With so many state and federal incentives for alternative energy now available, we think it makes sense to take a look at the types of solar systems that are available for residential use. We recently spoke with Jack Bingham, owner of Sea Solar Store  in Dover N.H., to find out how to make sense of the solar options currently available.

According to Jack, there are two primary solar energy systems to consider: hot water and electric solar collectors. Of the two, hot water systems are the most “mature” product, meaning that they’ve developed to a point where there aren’t any significant pending innovations. “Solar hot water systems are for the most part 65% efficient,” he said, “and can pay for themselves in energy savings in 5-6 years.”

Solar hot water systems are generally easy to maintain, and can last about 25 years before needing upgrades. Solar collectors work best in climates with the most sunlight hours, but even in the northern climates, can offer significant savings by just introducing pre-heated water into the domestic water system.

Solar Electric Systems
Solar electric systems can be more complicated, depending on which configuration you decide is right. Solar electric systems can be tied into your utility’s electrical grid, so that electricity that is generated is fed back into the system. As a result the meter runs backwards, and your energy consumption and bill is reduced by the amount of energy your collector provides.  Some homeowners add battery arrays to the solar collectors to use as back up to the utility or as an emergency source of power.

Another option is to elect to not “tie in” to the utility grid at all and rely on battery storage for all electrical power. This option may make sense to home or camp owners who are located in remote areas, where infrastructure costs of connection to a utility line are very high.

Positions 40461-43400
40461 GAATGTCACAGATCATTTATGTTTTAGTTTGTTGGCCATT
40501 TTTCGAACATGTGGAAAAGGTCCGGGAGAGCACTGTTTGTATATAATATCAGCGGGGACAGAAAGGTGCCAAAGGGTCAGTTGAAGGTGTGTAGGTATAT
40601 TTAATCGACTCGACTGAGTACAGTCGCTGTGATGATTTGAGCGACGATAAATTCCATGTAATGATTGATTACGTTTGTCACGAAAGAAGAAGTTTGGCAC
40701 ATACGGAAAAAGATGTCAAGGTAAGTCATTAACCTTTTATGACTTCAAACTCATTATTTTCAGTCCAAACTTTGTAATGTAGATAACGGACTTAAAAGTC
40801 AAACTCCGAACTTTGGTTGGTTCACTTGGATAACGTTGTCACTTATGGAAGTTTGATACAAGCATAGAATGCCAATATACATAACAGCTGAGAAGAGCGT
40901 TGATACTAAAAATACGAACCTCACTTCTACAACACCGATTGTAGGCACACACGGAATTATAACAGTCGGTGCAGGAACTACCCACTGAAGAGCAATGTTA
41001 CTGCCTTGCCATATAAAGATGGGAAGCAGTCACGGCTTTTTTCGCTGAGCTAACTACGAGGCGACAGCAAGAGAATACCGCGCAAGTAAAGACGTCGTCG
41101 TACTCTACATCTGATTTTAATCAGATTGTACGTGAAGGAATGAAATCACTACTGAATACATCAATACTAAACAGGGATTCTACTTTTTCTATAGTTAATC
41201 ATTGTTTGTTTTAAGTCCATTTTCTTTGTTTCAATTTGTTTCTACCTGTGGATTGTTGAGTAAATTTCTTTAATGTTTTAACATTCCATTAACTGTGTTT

Solar collection batteries are about 2-3 times the size of a car battery. Depending on electricity requirements, eight to sixteen batteries are needed to store enough electricity to run an average home for several days. Solar collector batteries require some maintenance and monitoring, as well.  “With an off-grid setup, families will need to manage every watt used in the home very closely,” Jack explained.

Calculating power and payback
To help determine annual watts production, you’ll want to check out the National Renewable Energy Laboratory’s PV Watts Calculator. This calculator will help to determine the potential for electrical production based on geographic location, corresponding meteorology data, array size and the orientation and tilt of the panels

To calculate the return on a solar system, first subtract any rebates or tax credits from the initial cost of installation. You can identify additional tax or utility incentives by looking at your state’s programs listed on the Database of State Incentives for Renewables and Efficiency (DSIRE) The PV Watts calculator will estimate total annual kilowatt production and cost of power generated based on your system size and cost of electricity.

Total Cost — Tax credits and rebates
Annual value of kilowatts produced     = Years needed to recoup cost

If you assume that electric rates will continue to rise at the 20-year average of 1% per annum, the payoff will be quicker. If you consider the potential cost to utilities of building smart grids and adding production capacity, the rates could rise much faster making the payoff shorter and even more attractive.

“What many people are finding is that a combination of solar hot water and solar electric with a grid tie-in covers both bases,” said Jack, “Because who can predict how much electricity will increase in the coming years?”